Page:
Also, (based on the time stamp of the file I was able to find in a backup of the problem laptop) I haven’t connected a computer to my home network since February, so I didn’t remember what was the password for the network. Finding which computer or external drive contained the information took a few hours. Yay for backups.

Linux Adventure Part 1Linux Adventure Part 3 [SOLVED]

Useful User Agents

Rather than depend on end users to accurately report the browser used, I look for the user-agent in the web server logs. (Yes, I know it can be spoofed. Power users would be trying different things to resolve their own issues not coming to us.)

Followers of this blog may recall I changed the Weblogic config.xml to record user agents to the webserver.log.

One trick I use is the double quotes in awk to identify just the user agent. This information is then sorting by name to count (uniq -c) how many of each is present. Finally, I sort again by number with the largest at the top to see which are the most common.

grep <term> webserver.log | awk -F\” ‘{print $2}’ | sort | uniq -c | sort -n -r

This is what I will use looking for a specific user. If I am looking at a wider range, such as the user age for hits on a page, then I probably will use the head command to look at the top 20.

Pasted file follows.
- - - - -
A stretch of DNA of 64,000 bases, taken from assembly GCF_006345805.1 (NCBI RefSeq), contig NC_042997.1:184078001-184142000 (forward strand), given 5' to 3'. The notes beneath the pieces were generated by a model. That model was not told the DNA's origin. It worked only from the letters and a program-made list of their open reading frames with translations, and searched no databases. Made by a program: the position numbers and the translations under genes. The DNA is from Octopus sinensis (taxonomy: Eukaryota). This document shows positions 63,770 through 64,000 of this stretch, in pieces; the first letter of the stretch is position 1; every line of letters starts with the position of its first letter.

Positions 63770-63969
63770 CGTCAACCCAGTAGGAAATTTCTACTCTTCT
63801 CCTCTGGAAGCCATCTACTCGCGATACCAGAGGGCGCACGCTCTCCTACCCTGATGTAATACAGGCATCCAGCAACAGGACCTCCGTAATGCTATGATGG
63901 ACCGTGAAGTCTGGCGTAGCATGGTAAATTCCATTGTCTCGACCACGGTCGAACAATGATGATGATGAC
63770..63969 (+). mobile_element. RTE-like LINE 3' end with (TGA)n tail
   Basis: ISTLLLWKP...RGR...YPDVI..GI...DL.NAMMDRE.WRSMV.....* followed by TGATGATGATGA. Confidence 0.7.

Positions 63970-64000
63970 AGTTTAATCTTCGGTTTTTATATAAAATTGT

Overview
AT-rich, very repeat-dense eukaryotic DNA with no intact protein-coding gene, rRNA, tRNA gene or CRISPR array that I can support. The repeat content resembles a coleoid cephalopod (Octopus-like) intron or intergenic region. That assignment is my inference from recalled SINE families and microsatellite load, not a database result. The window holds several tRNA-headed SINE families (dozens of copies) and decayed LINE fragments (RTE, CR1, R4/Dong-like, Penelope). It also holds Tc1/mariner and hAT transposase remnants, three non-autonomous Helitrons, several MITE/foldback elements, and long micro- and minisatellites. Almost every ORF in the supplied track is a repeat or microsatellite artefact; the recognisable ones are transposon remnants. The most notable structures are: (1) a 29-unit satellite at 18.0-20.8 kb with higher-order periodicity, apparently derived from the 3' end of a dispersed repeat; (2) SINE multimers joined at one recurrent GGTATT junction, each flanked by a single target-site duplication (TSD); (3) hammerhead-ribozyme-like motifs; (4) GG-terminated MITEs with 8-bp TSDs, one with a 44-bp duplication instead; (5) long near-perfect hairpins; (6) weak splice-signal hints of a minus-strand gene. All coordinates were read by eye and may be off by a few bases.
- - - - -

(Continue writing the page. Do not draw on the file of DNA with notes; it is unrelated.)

A “feature” of this is getting the build (Firefox 3.011) rather than just the version (Firefox 3). For getting the version, I tend to use something more like this to count the found version out of the log.

grep <term> webserver.log | awk -F\” ‘{print $2}’ | grep -c ‘<version>’

I have yet to see many CE/Vista URIs with the names of web browsers. So these are the most common versions one would likely find (what to grep – name – notes):

  1. MSIE # – Microsoft Internet Explorer – I’ve seen 5 through 8 in the last few months.
  2. Firefox # – Mozilla Firefox – I’ve seen 2 through 3.5. There is enough difference between 3 and 3.5 (also 2 and 2.5) I would count them separately.
  3. Safari – Apple/WebKit – In searching for this one, I would add to the search a ‘grep -v Chrome’ or to eliminate Google Chrome user agents.
  4. Chrome # – Google Chrome – Only versions 1 and 2.

Naturally there many, many others. It surprised me to see iPhone and Android on the list.

Why Read Books?

That I read books probably lowers my highly coveted geek cred. Instead, e-books read on the computer screen, phone screen, or e-book reader should have long ago replaced reading on dead wood. Unfortunately, I am intentionally avoiding reading books much on computers, phone, or readers.